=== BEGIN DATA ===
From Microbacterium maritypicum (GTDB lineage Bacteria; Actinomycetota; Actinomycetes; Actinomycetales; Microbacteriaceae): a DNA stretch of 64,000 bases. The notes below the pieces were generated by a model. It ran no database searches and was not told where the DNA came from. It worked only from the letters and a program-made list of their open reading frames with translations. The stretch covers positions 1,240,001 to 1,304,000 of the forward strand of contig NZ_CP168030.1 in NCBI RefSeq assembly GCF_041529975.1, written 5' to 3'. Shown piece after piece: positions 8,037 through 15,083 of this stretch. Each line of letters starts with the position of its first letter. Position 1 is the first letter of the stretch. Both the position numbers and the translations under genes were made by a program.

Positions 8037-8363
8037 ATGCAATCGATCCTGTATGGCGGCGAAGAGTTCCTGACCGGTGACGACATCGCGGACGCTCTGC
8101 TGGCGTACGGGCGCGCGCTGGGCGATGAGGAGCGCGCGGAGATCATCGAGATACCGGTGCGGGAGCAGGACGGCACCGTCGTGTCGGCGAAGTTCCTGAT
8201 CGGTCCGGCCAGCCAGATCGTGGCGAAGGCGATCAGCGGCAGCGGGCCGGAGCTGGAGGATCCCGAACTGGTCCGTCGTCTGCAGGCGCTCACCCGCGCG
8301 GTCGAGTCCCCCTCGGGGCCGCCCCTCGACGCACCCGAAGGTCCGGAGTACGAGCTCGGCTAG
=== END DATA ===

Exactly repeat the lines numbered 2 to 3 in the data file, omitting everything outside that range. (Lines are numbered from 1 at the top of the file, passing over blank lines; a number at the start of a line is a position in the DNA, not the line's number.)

Positions 8037-8363
8037 ATGCAATCGATCCTGTATGGCGGCGAAGAGTTCCTGACCGGTGACGACATCGCGGACGCTCTGC